Re: Concentration, Absorbtion and Meditation / Dan
- --- In email@example.com, asimpjoy
> ---In firstname.lastname@example.org, "dan330033"that
> <dan330033@y...> wrote:
> > --- In email@example.com, asimpjoy
> > <no_reply@y...> wrote:
> > >
> > > Popular methods for quieting the mind.
> > >
> > > Concentration:
> > > This is when I force myself to pay attention to a particular
> > object.
> > > ... And when I concentrate on something in this way I must
> > > other things, because I have the motive of achieving a desired
> > result.
> > > This means I must suppress whatever interferes with what I am
> > trying
> > > to concentrate on.
> > >
> > > Absorption:
> > > This is when my mind is absorbed by an object so completely
> > > it consumes my total attention, and as long as the objectabsorbs
> > myagain,
> > > attention I will have forgotten myself.
> > > ... But, like the child who is temporarily pacified with a toy,
> > > when the toy is taken away it is thrown back on to itself
> > > and so it then returns to its same old mischief.observation
> > >
> > > Meditation:
> > > Here the mind is only passively aware. There is no motive, no
> > object,
> > > no exclusion. It simply observes whatever is present - it is
> > totally
> > > inclusive!
> > > It seems that only the passive awareness of selfless
> > cancan
> > > actually eliminate the egotistical observer, and thereby allow
> > > mind to enter a dimension of unselfconscious Silence.
> > > ... And it appears that only the dimension of pure Awareness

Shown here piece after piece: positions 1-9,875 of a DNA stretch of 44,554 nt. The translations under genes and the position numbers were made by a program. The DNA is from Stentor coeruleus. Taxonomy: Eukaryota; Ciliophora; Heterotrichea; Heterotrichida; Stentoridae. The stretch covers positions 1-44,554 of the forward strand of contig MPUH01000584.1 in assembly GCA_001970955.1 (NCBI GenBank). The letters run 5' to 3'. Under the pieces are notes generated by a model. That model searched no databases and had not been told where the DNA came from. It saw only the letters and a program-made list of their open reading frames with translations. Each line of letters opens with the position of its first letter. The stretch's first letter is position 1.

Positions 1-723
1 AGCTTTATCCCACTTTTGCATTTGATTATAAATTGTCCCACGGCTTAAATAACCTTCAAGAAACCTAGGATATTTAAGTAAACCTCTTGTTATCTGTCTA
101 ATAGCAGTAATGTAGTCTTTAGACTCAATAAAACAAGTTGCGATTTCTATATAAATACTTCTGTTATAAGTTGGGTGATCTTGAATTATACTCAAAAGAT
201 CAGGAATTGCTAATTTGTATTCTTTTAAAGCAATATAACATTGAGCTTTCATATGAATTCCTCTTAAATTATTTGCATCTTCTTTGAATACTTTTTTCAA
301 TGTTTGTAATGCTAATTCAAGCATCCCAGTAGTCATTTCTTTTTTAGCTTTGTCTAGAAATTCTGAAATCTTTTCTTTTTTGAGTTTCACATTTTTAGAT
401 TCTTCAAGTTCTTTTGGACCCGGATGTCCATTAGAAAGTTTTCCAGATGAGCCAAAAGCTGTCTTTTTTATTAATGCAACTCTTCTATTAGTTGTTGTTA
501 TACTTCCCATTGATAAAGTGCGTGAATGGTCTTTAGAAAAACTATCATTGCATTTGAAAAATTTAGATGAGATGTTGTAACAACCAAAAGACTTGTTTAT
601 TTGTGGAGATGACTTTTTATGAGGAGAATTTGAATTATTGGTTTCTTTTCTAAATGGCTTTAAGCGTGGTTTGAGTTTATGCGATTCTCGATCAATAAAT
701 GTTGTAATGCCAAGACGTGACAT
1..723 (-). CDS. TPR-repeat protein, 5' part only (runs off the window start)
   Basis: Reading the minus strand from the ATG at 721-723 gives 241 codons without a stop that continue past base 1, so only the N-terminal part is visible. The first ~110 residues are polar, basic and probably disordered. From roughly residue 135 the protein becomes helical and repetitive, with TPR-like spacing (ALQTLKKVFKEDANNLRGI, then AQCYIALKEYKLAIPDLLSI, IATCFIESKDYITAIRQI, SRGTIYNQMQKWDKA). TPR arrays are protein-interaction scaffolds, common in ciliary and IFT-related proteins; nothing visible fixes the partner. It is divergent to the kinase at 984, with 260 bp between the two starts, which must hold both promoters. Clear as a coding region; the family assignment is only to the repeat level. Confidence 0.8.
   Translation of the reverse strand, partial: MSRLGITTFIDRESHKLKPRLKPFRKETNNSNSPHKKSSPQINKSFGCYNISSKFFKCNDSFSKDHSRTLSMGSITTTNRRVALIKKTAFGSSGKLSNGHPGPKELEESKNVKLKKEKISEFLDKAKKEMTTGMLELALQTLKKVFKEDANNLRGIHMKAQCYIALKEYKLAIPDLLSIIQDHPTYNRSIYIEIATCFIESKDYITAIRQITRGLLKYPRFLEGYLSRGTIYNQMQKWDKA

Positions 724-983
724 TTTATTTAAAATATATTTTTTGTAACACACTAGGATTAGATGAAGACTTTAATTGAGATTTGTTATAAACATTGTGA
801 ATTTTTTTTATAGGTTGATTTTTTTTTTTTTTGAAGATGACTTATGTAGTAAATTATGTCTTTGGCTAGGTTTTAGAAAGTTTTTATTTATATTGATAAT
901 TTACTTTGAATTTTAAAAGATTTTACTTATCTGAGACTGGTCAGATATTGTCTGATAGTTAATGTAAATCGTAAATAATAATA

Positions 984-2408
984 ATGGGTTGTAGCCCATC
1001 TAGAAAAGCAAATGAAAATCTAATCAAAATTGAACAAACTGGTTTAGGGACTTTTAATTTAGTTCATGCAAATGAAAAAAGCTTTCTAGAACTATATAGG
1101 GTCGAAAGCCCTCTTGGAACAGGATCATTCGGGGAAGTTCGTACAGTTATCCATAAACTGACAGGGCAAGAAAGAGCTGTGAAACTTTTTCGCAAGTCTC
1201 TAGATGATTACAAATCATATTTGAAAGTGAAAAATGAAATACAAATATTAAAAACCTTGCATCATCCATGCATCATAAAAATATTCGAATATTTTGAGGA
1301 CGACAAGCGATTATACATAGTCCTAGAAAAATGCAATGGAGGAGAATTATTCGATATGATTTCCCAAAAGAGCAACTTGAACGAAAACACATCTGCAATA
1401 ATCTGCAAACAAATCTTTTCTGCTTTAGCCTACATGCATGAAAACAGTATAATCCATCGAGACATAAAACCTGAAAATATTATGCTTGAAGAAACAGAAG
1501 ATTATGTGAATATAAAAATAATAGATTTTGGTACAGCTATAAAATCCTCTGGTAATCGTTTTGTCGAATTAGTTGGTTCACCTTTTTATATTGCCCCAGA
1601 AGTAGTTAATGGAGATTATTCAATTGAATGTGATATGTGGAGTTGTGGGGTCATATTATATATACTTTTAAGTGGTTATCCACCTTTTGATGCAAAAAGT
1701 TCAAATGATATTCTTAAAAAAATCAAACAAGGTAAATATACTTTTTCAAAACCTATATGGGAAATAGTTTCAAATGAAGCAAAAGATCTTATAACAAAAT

> > > bring about an authentic action of spontaneous Compassion.on
> > >
> > > With love and affection,
> > > Tony
> > Thanks, Tony, for these thoughtful, clear explanations.
> > It makes sense that if I'm absorbed in something,
> > I can lose that absorption if I lose that something.
> **** T: Yes, absorption has a beginning and an ending,
> ... And depends on a particular object.
> > Unless that in which I'm being absorbed isn't an object,
> > is what has been called Self or God.
> **** T: I would not call that "absorption", because there is no
> particular object to be absorbed into and no entity who is fixated
> a particular object, and I do not think of God as a particularobject
> because I imagine God to be both the totality of all things and themeditation
> pregnant void of nothingness - simultaneously.
> ... Absorption into God I would call meditation, because
> does not require the obsession with a particul object, and ina
> meditation there is no entity left to be absorbed - it seems rather
> like a spontaneous dimantaling - until the entitiy is no longer
> > Yet, to the extent that absorption is an experience, it begins
> > at some point -- and what has a beginning, has an ending.
> **** T: Yes. Absorption has a beginning and an ending,
> ... But, in the definition I am using, it also depends on a
> particular object.
> > The same recognition can be applied to meditation -- if I
> > begin at some point to experience the passive awareness
> > you describe, then that experience will have an end.
> **** T: Yes I suppose it could be, but I think it would have to
> depend on how you view time, and how time relates to meditation.
> Meditation is timeless and eternal process of Pure Awareness, which
> is on-going - outside of time!
> ... And therefore it has no beginning and no ending.
> > For example, it could end with the experience of active
> > awareness.
> **** T: I would describe "passive awareness" as being the most
> active, because it includes the whole, whereas active awareness I
> would consider to be motivated by some influence, and so driven in
> particular direction.call "concentration".
> "Active awareness" would be more akin to what I
> > Or you may mean by "passive awareness" that awareness which
> > begins and ends not, in and through which all that is, is known.
> **** T: Yes, this is more what I mean by "passive awareness".